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Is the death of newspapers the end of good citizenship?

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More than sentiment is at stake. The number of American daily newspapers has fallen from 1,878 in 1940 to 1,382 last year. When daily newspapers die, communities become less connected and collaborative, new studies suggest. Economists and media researchers are seeing a drop-off in civic participation – the same kind of collective vigor readers showed in fighting for The Times-Picayune – after the presses stop rolling.

"More of American life now occurs in shadow. And we cannot know what we do not know," said Tom Rosenstiel, the director of the Pew Research Center's Project for Excellence in Journalism, testifying at a 2009 Congressional Joint Economic Committee hearing on the future of news.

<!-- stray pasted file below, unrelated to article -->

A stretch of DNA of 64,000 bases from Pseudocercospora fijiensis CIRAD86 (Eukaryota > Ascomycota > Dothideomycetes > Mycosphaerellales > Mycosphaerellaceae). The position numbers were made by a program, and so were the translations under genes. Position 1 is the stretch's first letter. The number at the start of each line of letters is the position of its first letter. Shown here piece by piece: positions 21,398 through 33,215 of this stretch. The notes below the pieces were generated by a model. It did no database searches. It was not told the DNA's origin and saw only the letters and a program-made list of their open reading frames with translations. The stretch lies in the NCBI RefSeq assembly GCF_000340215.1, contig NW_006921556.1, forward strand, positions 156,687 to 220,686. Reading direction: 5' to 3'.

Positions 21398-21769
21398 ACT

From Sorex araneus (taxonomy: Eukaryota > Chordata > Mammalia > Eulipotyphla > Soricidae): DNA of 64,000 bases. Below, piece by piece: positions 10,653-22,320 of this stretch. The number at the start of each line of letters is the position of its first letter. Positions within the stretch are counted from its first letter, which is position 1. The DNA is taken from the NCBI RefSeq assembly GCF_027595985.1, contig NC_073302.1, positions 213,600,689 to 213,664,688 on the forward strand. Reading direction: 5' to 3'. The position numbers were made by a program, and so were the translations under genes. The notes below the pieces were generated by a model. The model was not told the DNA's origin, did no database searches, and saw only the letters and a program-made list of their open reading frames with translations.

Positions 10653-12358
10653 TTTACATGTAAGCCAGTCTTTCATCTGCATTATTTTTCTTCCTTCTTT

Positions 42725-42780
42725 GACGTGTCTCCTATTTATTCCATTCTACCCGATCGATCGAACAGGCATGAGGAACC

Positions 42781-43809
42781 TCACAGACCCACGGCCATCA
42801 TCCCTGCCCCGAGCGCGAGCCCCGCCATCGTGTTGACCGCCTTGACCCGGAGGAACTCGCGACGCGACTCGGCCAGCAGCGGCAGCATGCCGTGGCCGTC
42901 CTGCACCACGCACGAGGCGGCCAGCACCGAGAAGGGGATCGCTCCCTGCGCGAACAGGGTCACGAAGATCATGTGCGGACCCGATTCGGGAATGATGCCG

New research suggests that fewer people vote after their communities lose a daily print newspaper. Fewer run for office. Fewer boycott – or buy – something based on what they think of a company's values. Fewer contact public leaders to voice opinions. Fewer pitch in with neighborhood groups. More incumbent politicians get reelected. And these things happen despite the presence of digital and broadcast media.

What you don't know may hurt you

Tom Stites founded the Banyan Project – an initiative to develop reader-owned, online news cooperatives, which he incubated as a fellow at Harvard's Berkman Center for Internet & Society – because he worries about "news deserts."

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